Extracorporeal membrane oxygenation to cardiopulmonary bypass with a single circuit exposure

Rogers, Kellie; Owens, Tami; Griffin, Dee Ann; Frey, Talya
September 2005
Perfusion;Sep2005, Vol. 20 Issue 5, p295
Academic Journal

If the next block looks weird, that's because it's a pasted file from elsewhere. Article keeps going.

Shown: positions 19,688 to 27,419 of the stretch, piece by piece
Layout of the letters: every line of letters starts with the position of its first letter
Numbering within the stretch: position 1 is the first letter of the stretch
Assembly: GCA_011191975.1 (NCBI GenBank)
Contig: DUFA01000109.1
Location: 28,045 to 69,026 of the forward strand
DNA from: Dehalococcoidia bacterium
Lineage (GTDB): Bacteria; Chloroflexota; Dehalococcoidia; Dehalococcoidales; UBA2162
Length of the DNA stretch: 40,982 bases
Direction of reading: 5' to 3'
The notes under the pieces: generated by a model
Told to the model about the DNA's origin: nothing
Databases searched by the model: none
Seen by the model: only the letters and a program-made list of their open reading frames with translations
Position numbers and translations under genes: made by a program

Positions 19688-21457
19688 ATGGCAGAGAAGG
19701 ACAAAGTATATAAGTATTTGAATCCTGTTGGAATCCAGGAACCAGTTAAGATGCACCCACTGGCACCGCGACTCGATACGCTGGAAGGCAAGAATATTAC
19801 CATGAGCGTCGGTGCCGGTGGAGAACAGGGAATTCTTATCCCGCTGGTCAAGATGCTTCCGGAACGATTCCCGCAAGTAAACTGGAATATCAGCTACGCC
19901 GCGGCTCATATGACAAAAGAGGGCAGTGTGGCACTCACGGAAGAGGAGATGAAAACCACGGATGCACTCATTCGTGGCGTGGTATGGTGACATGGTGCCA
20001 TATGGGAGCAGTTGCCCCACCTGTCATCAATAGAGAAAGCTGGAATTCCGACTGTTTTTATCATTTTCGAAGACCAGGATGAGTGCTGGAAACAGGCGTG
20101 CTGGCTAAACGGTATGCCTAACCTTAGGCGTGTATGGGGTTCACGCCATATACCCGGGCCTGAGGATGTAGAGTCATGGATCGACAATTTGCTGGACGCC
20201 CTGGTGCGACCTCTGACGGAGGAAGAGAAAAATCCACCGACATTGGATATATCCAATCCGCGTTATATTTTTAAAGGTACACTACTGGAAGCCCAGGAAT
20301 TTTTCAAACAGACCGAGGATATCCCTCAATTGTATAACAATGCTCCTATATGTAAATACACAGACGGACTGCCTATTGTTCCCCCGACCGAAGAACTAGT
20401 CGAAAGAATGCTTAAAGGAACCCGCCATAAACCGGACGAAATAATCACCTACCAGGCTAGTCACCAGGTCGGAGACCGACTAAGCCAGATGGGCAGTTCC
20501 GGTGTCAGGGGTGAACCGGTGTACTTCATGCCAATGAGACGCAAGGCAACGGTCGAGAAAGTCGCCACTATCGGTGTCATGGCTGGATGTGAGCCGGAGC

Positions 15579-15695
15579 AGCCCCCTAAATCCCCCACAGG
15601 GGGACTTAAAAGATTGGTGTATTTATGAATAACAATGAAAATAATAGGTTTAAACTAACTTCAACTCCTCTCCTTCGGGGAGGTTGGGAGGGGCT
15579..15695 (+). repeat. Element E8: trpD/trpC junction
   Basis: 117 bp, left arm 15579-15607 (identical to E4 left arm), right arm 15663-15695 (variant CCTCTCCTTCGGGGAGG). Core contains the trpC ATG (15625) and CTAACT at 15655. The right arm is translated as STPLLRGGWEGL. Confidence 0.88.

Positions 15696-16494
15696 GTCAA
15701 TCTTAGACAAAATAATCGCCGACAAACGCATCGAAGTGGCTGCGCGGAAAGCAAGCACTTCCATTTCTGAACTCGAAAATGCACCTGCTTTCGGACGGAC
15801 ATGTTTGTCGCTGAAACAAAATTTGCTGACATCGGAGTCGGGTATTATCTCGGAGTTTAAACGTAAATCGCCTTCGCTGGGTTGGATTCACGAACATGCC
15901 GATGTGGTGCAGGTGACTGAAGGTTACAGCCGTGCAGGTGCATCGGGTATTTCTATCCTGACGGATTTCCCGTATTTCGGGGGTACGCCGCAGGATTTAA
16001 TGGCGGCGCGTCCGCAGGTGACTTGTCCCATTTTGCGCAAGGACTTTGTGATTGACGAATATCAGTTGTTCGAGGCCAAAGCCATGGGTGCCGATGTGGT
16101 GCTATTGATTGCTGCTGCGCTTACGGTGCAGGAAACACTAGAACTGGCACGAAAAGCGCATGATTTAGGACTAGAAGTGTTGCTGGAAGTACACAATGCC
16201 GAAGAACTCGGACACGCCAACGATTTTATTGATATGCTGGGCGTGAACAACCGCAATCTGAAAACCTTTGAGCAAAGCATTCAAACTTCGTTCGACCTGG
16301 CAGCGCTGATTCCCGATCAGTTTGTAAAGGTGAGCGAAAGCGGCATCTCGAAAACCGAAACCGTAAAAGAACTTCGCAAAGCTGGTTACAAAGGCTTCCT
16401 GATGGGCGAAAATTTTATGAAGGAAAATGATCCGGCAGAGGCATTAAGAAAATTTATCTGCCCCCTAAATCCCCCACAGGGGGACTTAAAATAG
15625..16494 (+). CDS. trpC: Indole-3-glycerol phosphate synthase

Due to the short supply of donor organs available, many patients decompensate or die while waiting for transplantation. Options for mechanical support for infants and pediatrics with congenital heart disease are limited because of the patient's size and device availability. Extracorporeal membrane oxygenation (ECMO) is the most common means of cardiac and respiratory support for these patients. One of the many indications for ECMO use in cardiac patients is as a bridge to transplantation, with patients being transported to the operating room (OR) on ECMO support. Converting the ECMO circuit to an open cardiopulmonary bypass system in the OR minimizes the patient's exposure to new circuitry, decreases further donor exposures and provides continuous support for patients in cardiac and/or respiratory failure. In addition, the ability to use modified ultrafiltration post-bypass aids in reducing extracellular fluid, increasing the hematocrit and improving hemodynamic stability following an extended duration of ECMO and bypass support. The integrity of the ECMO circuit is maintained and can be converted back to ECMO for support post-operatively if needed.


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